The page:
Book recommendation: Power Play

It only lately occurred to me that games can be a force for good, even though I’ve been a gamer for decades, and in game business for nearly 15 years. That’s quite a glacial pace of thinking, but hey, even glaciers get there in the end. (Note to self: find out where glaciers go to hang out and why.)

Luckily, I bumped into an excellent primer on the subject. It’s a book called Power Play: How Video Games Can Save the World (2017), written by Asi Burak and Laura Parker. Burak has been leading the Games for Change organization for years, and Parker is a writer for many publications, including Wired and The New York Times.

Click the pic to get the book from Amazon.

Power Play is a very good overview on different social impact games projects from around the world, from games teaching civics in US schools, to games helping young cancer patients cope with treatments, to VR games enhancing empathy towards other people.

It also hops briefly onto a meta level by looking at if making games can help people develop themselves, and talking about games utilizing crowds for scientific research.

The book has no dramatic narrative or plot twists. Instead, it slams down the facts in a concise, well-written manner, which coincidentally was just what I was looking for. Drama I can get enough from logging into Twitter.

The Kindle version has links to all the games/projects mentioned in the ten chapters, handily available for further study – a tiny detail my lazy, but information-hungry fingers appreciate.

So, don’t be like my glacier pals and me, don’t creep around aimlessly waiting for the next ice age: get Power Play, get into social impact games, and save the world with a game. Maybe your game can help the glaciers too; They’re pretty worried about melting.

A door to iPhone X

If you choose to be a slow-ass developer, people go and release new devices and come up with strange screen ratios just to mess with you. Apple released the iPhone X only to troll me with a 19.5:9 screen ratio, when all normal people are happy with the golden 16:9 ratio.

A game in landscape orientation, where a valiant hero runs from left to right, appering from the left screen edge and disappearing under the right screen edge, does not compute when the screen width changes. The hero needs to run a longer distance, changing the pacing by creating boring emptiness.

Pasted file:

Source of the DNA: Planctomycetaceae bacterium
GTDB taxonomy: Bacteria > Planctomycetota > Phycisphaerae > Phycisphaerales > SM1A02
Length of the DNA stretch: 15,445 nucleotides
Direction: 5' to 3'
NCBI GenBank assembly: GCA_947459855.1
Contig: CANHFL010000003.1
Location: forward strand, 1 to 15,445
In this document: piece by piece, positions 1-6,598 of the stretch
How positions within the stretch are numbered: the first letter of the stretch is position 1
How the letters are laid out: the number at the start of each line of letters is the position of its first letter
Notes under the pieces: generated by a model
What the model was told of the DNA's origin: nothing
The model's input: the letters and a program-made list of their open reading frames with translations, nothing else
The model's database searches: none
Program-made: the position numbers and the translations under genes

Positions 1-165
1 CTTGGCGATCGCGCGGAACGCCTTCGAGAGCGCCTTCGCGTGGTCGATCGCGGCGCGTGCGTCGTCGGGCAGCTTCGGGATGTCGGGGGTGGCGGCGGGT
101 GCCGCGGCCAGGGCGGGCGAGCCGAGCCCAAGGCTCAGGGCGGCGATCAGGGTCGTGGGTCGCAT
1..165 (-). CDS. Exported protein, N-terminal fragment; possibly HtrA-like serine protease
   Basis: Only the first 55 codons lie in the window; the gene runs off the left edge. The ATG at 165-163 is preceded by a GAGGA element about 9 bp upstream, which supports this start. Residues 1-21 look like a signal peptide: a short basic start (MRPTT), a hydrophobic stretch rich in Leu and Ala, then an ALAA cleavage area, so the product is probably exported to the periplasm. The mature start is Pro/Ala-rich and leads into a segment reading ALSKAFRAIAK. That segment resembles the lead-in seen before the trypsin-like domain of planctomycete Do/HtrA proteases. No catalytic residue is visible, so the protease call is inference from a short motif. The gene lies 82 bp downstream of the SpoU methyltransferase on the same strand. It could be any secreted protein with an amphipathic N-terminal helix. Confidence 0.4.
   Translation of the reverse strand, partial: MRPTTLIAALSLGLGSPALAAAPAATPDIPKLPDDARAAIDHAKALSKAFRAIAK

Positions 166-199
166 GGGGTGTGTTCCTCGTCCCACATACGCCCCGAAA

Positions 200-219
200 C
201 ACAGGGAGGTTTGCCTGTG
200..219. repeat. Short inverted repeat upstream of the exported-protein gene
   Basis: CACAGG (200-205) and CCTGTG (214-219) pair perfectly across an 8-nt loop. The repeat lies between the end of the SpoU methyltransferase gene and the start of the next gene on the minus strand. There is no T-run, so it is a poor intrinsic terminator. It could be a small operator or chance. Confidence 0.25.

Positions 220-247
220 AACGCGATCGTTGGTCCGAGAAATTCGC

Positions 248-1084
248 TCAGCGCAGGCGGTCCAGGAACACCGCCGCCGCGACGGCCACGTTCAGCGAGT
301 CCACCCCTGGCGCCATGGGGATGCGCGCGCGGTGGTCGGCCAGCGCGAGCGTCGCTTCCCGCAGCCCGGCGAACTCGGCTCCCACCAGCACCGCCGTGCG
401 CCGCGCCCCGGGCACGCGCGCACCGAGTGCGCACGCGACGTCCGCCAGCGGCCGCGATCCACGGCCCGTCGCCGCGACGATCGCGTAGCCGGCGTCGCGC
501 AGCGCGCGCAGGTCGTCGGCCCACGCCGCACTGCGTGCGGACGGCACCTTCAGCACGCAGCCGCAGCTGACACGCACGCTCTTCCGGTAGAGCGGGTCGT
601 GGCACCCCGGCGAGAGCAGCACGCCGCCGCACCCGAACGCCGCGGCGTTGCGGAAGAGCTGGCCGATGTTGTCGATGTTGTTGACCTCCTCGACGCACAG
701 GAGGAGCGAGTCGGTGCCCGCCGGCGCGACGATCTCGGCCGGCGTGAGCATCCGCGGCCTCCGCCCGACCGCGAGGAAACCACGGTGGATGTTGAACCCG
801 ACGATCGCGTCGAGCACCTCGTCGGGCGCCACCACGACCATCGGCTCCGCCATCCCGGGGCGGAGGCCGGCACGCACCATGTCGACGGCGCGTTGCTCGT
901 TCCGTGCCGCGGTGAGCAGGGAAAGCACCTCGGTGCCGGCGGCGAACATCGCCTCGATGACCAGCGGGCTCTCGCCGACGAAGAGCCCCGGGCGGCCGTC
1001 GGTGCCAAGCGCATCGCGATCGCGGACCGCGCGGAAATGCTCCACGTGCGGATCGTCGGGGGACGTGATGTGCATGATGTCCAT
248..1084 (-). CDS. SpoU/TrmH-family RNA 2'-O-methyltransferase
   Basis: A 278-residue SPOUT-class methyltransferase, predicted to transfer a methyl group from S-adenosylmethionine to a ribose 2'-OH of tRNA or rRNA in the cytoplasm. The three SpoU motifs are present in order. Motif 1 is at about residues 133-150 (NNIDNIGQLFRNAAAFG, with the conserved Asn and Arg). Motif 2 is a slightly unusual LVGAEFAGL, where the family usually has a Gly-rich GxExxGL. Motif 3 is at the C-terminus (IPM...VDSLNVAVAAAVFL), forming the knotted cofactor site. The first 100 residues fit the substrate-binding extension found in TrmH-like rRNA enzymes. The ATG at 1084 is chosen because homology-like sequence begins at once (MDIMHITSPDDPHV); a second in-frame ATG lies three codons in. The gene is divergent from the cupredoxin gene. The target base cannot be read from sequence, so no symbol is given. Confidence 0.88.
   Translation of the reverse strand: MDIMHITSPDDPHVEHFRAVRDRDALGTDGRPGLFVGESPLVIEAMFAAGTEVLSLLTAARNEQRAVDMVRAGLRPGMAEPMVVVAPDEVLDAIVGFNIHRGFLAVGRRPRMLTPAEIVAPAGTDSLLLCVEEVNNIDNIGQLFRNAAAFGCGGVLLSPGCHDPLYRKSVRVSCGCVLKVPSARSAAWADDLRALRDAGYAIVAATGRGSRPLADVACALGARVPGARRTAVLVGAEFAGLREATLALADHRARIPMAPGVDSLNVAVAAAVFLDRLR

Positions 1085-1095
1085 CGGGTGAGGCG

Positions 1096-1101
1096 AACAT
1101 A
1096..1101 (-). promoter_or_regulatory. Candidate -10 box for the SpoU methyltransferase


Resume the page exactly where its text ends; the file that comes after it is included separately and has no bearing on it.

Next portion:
I considered several options to allow the hero to continue appearing close to the 16:9 edge, also in the weird iPhone X ratio:

  • Black foreground objects (i.e. dark items really close to camera) to hide the hero’s appearance from thin air (Didn’t since in some levels the hero spawn point is at the top, and having black things floating/hanging there would be strange.)
  • Borders around the “old tv” bulge effect that would show a bit of the actual tv outside the “tv screen” (Didn’t like because it’s such a waste of actual screen estate.)
  • Add actual walls to the room, after which there would be blackness, or “outside” wall paneling. (I almost went with this option in desperation, but I like the airiness of the levels that have no walls, so I didn’t.) A variation of this to leave the ceiling intact but create deep dark shadows to the edges, from where the hero would emerge. But that just looked odd.

The options on what to do with the left edge.

After much raging, what eventully happened was a door. A door from where the hero pops out on iPhone X. A door that 16:9 device users are blissfully unaware of. A door to the future!

Depending on the width of the screen, the hero appears either from a door or classically under the left edge. I need to tune the timing a bit still, but this keeps the pacing the same for each device the same, although 16:9 people need a tiny bit quicker reflexes.

Left side of the orange line will only be seen by iPhone X elitists, and whichever Android devices want to emulate Apple.

Nobody will ever notice (or care) that this is going on, but at least it’s written down here on this blog, so we know the struggle was real.

New Name: Moonshot Mission

As a general rule, you can rename your unreleased project once a year, and because the first Planet Jone game has been in development for… years, it was high time to seize the chance.

What was formerly know as Operation Balalaika (boo!) is now called…

Moonshot Mission

For a one-man indie project, it’s really important to have robust version numbering.

I know most people wanted this post to end here, but it won’t because I want to continue writing. So, here are the reasons for this super-marketirific naming change are:

  • I never liked to say Operation Balalaika (boo!) out loud. In theory it’s fun, but in practice it grinds any sentence to a halt and makes the listeners pack up and leave.
  • Moonshot Mission is more descriptive of the events in the game. It’s also kinda wordplay’y, which I like, ‘cuz I’m a nerd.
  • The original story had a Soviet Russian protagonist going in an US moonbase to rescue people who didn’t want to be rescued. This story *) was conceived during the Barack’n Joe era, back when world politics were in a somewhat nice, semi-civilized phase. Looking at what’s going on in real-life USA & Russia today, making them seem jolly just doesn’t do it for me anymore. Thusly, the hero is now from the Finnish Space Force and the moonbase is a United Nations research center! Much better! But, the name Operation Balalaika (boo!) doesn’t make sense in that context anymore.